Christopher Olsen of Olsen and Associates has been doing international investing for a long time. “Maybe 20 years ago we started using Allocation Master software, based on Nobel Prize-winning diversification theory,” he said. The software “tells me how much is going into various categories, and international is one of them. I pretty well stick with that.”

“The bulk of [what I use] is diversified international funds, not U.S.,” Olsen said. Early on he “used to find ‘international’ funds that had 80% [invested in the] U.S.,” with the rest invested in Mexico and Canada, “and they called themselves an international fund.”

Finding true international funds used to be one of his biggest challenges in those early days. In fact, he “got burned in ’99 because the mutual funds touted [themselves as] international, and we didn’t have as good tools in ’99 [to do the research].” When the market went down that year, he learned that the fund he was using “mirrored the NASDAQ almost perfectly, and had lots of tech companies—Cisco, IBM—and said [to justify those companies’ presence], ‘They all sell internationally.’” Diversification, he said, “is more important than trying to pick a certain sector.”

Now, however, the job is easier, and true international funds provide that diversification for his clients, both in stocks and bonds. While he doesn’t favor one region or country over another, emerging markets have provided some boosts to client portfolios as the Allocation Master software steered him in that direction. “For the last few years, when we went through the ‘Greece is going to leave the Euro’ [period], my models called for adding to international, which I did.” And clients have been pleased with the results.

Of course, just because he gets clients invested in the right areas doesn’t mean that the way is smooth sailing. There’s always the emotional factor that can kick in even when the news is good. He told of one client who had made a considerable amount in emerging markets during the recession, when U.S. markets were tanking.

“She needed money for something,” he said, and sold off some of her investments.” Of course that left her open to taxes on capital gains—something she had not considered. In June or July of 2011, he said, she e-mailed him to say “she was upset; she had such huge gains on emerging markets that when she did her taxes she owed a bunch of money.” She hadn’t been upset at the “risk” of international investing, but the “loss” to taxes of some of what she made bothered her.

That’s not the only kind of emotion to intrude. Interestingly, while many of his clients want to avoid risk altogether, some of his elderly clients actually have an appetite for risk. “I had a cycle of investing where [my clients’ reaction] was more emotional, as opposed to financial,” he said; “when [the market is] higher they’re euphoric, and when it’s low they’re scared.”

One of those clients, an 88-year-old woman, “had an annuity with a death benefit guarantee, and she had bonds and conservative things [as investment elections]. She had $150,000 in there, and [I told her,] ‘If you get aggressive with this and you lose, and die, [your beneficiaries] still get the death benefit. But if it goes higher, you get that [higher return].’ She said, ‘Which is riskiest?’”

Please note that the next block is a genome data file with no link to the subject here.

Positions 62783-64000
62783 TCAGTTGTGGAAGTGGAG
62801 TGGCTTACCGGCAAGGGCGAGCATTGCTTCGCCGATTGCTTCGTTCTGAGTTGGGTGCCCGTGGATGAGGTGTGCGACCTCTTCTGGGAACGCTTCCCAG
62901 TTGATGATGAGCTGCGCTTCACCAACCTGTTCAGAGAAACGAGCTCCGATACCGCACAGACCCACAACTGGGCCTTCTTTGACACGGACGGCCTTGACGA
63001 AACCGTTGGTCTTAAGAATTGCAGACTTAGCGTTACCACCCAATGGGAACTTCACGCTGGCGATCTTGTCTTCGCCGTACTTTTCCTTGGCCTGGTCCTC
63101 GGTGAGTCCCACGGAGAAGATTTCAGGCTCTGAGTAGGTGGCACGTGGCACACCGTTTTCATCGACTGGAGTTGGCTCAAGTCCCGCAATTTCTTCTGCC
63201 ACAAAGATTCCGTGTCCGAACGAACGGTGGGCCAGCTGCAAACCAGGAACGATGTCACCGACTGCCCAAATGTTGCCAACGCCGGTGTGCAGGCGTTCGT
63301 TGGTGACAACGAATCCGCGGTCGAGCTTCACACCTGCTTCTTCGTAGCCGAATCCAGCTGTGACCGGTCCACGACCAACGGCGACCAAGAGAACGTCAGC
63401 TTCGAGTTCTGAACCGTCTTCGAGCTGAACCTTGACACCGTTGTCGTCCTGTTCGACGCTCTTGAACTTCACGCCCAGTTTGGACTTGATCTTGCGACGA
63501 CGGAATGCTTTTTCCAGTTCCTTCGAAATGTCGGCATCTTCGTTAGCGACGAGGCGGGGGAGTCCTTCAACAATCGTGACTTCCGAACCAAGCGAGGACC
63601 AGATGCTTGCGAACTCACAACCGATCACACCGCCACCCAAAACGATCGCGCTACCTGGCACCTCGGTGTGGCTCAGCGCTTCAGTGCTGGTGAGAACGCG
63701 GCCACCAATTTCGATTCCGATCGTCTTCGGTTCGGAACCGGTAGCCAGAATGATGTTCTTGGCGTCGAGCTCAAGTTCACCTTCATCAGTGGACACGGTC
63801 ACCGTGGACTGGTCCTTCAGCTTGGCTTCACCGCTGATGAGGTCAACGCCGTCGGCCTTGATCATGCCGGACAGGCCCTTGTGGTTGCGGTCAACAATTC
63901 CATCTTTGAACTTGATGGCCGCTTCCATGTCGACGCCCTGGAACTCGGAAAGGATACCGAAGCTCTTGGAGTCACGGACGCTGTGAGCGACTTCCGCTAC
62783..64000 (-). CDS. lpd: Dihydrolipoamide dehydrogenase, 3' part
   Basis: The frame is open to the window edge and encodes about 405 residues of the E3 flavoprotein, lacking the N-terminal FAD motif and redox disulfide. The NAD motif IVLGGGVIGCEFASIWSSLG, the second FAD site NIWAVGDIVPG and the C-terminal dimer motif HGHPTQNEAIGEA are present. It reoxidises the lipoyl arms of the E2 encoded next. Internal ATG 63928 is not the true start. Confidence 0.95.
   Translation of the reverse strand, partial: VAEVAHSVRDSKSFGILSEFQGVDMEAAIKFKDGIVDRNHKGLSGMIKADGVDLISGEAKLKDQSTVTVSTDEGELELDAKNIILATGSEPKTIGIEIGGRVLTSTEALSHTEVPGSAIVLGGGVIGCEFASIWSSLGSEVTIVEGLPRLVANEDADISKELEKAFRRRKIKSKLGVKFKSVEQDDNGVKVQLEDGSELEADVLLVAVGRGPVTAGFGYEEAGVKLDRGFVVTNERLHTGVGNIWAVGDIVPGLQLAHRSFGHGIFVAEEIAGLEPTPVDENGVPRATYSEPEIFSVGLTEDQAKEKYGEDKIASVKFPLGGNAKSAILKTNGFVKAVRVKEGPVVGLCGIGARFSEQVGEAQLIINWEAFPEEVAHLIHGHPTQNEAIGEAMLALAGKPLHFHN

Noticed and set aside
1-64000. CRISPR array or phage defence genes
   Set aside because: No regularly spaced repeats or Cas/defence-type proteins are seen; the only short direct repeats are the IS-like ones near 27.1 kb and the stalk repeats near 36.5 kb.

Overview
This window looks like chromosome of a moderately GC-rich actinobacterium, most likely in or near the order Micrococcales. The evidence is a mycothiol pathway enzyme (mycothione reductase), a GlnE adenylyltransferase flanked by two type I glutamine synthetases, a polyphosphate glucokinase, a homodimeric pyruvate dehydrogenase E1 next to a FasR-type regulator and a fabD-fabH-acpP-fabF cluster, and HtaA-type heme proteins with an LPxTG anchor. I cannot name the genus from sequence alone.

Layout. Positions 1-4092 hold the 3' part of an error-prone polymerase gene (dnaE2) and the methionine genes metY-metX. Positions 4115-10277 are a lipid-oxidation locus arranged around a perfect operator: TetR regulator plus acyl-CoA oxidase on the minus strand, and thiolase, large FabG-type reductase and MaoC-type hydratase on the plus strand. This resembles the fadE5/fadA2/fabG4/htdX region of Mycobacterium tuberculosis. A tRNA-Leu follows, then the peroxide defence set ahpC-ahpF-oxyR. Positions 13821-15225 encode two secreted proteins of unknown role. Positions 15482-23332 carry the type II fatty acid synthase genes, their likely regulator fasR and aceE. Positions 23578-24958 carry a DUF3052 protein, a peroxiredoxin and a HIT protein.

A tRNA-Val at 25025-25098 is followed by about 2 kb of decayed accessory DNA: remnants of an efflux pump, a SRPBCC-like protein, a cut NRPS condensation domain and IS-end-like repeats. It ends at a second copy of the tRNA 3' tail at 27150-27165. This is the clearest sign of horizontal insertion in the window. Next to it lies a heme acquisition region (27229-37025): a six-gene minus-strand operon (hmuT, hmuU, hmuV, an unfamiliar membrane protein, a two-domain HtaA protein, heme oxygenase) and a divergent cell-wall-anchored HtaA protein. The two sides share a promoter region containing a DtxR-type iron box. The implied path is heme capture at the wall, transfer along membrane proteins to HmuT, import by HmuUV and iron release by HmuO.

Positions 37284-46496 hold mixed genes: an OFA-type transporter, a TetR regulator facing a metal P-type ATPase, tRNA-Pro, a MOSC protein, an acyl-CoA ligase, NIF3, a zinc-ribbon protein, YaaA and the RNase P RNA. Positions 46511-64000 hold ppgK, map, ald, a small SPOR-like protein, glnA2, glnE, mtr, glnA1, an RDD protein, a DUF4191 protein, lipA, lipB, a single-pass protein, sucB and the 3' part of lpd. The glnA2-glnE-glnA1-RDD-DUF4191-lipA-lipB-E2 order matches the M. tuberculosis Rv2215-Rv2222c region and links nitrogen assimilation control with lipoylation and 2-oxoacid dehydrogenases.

The client went into emerging markets, and “I documented for compliance a lot,” Olsen said. “She made like $100,000 on the $150,000 in just about a year,” he said. “I told her, ‘You have $250,000, and now you need to reduce the risk,’ and she said, ‘No, I don’t want to reduce the risk; this is fun.’ Her son comes in in September, and he says, “You’ve got my 88-year-old mother [in this?]’ She[finally] reduced her risk, and now emerging markets are not in favor, but she captured all her gains.”

A few other clients got the bit in their teeth during 2008 to 2011, as models called for buying international while it was down. Even his mother, who Olsen said is “very risk averse,” saw the possibilities. And one couple, who had at first been ready to exit the market in 2008 when losses were so large, instead opted to buy emerging markets to “take a little more risk when things are down … [The husband] just happened to make his decisions [to buy] on days when things really dipped. They had, a year later, a huge amount in emerging markets, and she wanted cash and he wanted to keep the risk … I had a hard time getting them to veer away from risk.”

But in general, “there’s not a lot of emotional debate” when it comes time to rebalance. With so many buying opportunities abroad, many clients have ended up overweight in international and now Olsen is rebalancing. “The models provide me diversification, and clients know we’re going to do that,” he said.

While not all his clients have international diversification in their portfolios, “maybe 95%” do, “and the amount varies based on how much risk they’re willing or need to take.” The amount ranges from a low of around 2% for the very risk averse to “maybe 10%–12%” for those who aren’t so cautious. Interestingly, while some of his older clients are not opposed to risk, some “40-year-olds don’t want to have any risk at all” and some of the really risk averse may have up to 40% in Treasuries. His pre-retirement clients may have around 8% in international. Clients may also have up to around 10% in international bonds.

The wild ride of 2008–2011 notwithstanding, when the models kept indicating diversification into international, Olsen has listened, and intends to keep doing so. “I’m a big proponent of diversification. So for a one- or two- or three-year period I’m not going to change my strategy, [which is] very long term, and try to second-guess and decide when it all changes on a dime.” Timing, to Olsen, isn’t everything; diversification is.